As Prime Minister Shinzo Abe of Japan meets with President Obama today at the White House, this is the right moment for him to announce that his nation is ready to join the United States and 10 other countries in the negotiations for the Trans-Pacific Partnership (TPP). Such a step would increase considerably the potential economic significance of an agreement and almost certainly ensure that, if negotiated and ratified, the TPP would be one of the great trade achievements of the 21st century.
If Japan were to join TPP negotiations, it would be a game-changer. Trade investment in Japan already supports a million U.S. jobs. If Japan were part of what we all hope will be successful TPP talks, that economic cooperation will only grow stronger, with new jobs and new investments sure to follow on both sides of our Pacific pond.
We’re encouraged by some of the Prime Minister’s comments in Japanese media outlets ahead of this trip. While the politics in Japan may be split over whether that country should formally enter the talks, Prime Minister Abe clearly has the TPP on his mind.
“The TPP's significance will depend on whether Japan, which has the (world’s) third-largest gross domestic product, will join it,” Abe said in an interview with The Asahi Shimbun on Feb. 20 ahead of his first visit to the United States since returning as prime minister in December.
There are some key market-access questions, ranging from rice to autos, which need to be addressed for both sides to be comfortable with Japan getting a seat at the TPP table. But Abe, for his part, seems to be looking for creative solutions.
“I wonder if everything that has been put on the table for the TPP talks should remain on the table through the end,” Abe said. “Washington may have second thoughts and decide to want to create exemptions as a result of the talks.”
“Through working-level negotiations alone, it remains difficult to override officially stated principles on exemptions. Every country wants its own economy to thrive on free trade while preserving its own traditions. So there ought to be exemptions. I want to make that point clear during the summit.”
On this side of the Pacific, the Obama Administration also appears open to some creative thinking. Briefing reporters ahead of today’s bilateral meetings, Deputy National Security Advisor for International Economic Affairs Mike Froman highlighted the long-standing partnerships between the two countries, and noted there has been almost a year of consultations between the two governments in an effort to resolve the issues that, to date, have prevented Japan from joining the TPP. Has there been enough progress to bring Japan to the TPP table? Froman says to stay tuned.
Japan is a very important economic partner in any number of forums, whether it's the G7, the G8, the G20, APEC. We work very closely with Japan across a range of plurilateral, multilateral fora. And this is an opportunity for the leaders to touch base and talk about how best to work together in this arena.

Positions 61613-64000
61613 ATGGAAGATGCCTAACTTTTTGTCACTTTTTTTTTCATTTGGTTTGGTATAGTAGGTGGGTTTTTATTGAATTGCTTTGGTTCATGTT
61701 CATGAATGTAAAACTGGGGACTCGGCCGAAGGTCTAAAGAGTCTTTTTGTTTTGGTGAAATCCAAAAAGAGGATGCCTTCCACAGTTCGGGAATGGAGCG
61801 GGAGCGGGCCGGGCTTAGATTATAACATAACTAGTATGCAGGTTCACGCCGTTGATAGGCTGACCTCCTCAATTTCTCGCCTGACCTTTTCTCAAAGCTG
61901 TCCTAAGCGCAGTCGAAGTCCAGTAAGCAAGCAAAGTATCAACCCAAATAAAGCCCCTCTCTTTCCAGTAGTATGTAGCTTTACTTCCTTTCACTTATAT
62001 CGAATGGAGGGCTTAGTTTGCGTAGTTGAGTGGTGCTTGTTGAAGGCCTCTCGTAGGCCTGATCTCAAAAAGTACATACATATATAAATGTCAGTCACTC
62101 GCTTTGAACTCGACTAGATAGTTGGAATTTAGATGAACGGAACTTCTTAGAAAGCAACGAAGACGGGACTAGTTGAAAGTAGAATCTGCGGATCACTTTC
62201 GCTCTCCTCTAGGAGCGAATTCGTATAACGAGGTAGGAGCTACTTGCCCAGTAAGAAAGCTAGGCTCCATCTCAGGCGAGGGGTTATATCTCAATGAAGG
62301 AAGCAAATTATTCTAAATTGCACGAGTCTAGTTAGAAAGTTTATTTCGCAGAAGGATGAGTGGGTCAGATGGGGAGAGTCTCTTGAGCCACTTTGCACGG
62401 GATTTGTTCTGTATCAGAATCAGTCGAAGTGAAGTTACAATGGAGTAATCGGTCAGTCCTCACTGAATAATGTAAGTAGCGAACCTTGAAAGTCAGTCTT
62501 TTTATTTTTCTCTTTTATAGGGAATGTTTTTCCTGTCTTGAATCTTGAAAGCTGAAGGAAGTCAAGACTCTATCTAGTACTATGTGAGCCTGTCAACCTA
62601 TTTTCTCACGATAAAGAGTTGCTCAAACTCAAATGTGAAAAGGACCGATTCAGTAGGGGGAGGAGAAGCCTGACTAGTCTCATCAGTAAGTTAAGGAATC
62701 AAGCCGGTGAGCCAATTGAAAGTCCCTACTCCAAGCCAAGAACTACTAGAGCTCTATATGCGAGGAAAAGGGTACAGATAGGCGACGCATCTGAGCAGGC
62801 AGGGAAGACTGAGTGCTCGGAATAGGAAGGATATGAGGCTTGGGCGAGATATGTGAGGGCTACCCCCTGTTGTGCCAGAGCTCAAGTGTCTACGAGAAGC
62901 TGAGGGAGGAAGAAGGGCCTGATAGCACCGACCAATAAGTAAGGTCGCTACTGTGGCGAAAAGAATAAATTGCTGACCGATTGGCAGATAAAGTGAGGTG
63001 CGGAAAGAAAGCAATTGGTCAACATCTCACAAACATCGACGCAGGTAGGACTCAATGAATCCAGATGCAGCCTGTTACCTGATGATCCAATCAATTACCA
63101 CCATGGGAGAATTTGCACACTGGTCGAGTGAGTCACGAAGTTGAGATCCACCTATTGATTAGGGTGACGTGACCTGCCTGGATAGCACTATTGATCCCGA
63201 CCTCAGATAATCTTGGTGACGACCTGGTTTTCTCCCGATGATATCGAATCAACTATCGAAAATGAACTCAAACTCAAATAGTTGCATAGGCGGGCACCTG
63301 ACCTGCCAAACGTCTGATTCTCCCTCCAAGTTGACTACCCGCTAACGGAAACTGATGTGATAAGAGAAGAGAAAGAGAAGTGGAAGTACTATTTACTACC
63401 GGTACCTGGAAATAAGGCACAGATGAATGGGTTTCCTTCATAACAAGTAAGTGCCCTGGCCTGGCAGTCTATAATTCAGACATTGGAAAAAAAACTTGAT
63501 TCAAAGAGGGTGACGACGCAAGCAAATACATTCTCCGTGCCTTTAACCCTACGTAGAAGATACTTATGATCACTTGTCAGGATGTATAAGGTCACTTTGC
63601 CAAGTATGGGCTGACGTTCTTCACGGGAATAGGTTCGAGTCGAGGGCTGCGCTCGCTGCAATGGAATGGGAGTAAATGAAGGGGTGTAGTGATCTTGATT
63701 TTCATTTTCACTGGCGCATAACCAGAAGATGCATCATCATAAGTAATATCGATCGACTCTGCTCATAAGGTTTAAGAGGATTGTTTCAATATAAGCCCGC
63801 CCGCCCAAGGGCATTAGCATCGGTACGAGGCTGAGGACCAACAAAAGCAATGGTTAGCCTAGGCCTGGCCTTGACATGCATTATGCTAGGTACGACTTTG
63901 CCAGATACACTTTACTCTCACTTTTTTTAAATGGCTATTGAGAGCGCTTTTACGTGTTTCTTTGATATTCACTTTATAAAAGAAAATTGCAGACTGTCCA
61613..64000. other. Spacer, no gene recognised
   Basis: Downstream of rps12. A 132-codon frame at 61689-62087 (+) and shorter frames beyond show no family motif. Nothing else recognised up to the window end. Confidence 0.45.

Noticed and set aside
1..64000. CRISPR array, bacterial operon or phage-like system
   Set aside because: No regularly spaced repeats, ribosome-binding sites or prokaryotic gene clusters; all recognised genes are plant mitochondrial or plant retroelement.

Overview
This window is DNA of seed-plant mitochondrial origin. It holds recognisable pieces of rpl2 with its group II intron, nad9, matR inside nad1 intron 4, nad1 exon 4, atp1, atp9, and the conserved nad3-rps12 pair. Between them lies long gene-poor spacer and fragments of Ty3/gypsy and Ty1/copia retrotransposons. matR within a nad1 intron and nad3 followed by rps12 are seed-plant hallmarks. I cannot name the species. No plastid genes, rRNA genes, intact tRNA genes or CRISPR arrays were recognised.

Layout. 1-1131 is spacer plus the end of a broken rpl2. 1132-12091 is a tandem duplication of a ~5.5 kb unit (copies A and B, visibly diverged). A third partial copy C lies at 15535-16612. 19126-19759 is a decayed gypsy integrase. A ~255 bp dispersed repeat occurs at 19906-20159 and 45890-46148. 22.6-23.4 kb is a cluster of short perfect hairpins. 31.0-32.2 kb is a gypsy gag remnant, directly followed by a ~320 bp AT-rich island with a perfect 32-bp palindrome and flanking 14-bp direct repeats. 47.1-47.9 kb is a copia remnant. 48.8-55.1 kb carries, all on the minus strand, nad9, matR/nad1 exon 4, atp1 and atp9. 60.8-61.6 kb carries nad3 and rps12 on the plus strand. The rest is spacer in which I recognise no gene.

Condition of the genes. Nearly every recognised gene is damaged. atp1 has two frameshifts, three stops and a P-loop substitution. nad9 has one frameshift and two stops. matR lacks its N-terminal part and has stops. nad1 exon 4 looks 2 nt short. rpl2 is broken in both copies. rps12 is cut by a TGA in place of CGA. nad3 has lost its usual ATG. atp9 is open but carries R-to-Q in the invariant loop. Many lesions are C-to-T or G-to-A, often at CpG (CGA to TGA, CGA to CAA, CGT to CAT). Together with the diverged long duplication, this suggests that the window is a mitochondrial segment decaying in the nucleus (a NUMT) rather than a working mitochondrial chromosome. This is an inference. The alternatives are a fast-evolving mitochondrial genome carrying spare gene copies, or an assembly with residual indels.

. . . .
TPP is intended to be a comprehensive, ambitious, high-standard, 21st-century trade agreement. And the TPP leaders, back in November 2011, agreed to the outlines of an agreement where they all committed to that kind of outcome, an outcome where everything is on the table and subject to negotiation, and with a goal of a comprehensive agreement. And that is the goal of TPP, and anybody who joins TPP would be expected to sign on to that goal as well.
To be sure, Abe has indicated he may wait to decide on whether Japan should join the TPP until after he returns to Tokyo from his Washington trip. But we hope Prime Minister Abe and President Obama can work through the issues that have prevented Japan from joining the TPP talks so he can make that historic pivot once he returns home.
The U.S. and the global economy stand to gain substantially from a strong regional free trade agreement that is economically significant, cross-cutting, and addresses 21st century trade and investment challenges. By expanding the nations participating in the TPP, we open major avenues to strengthen the tech sector in the United States and around the world. And we create significant opportunities across economic sectors worldwide. That’s something all sides can agree needs to happen – and without delay.
KEY TRADE FACTS: JAPAN AND THE U.S.
- Japan is the world’s third largest economy and the fourth largest trading partner for the United States.
- If it were to join the TPP talks, Japan would be the second-largest country participating in the negotiations behind the United States, both in terms of population (128 million) and GDP ($5.9 trillion).
- U.S. goods and services trade with Japan totaled $267 billion in 2011 (latest data available for goods and services trade combined). Exports totaled $113 billion; Imports totaled $154 billion.
- U.S. goods exports to Japan in 2011 were $66.2 billion, up 9.4% ($5.7 billion) from 2010, and up 1.4% from 2000.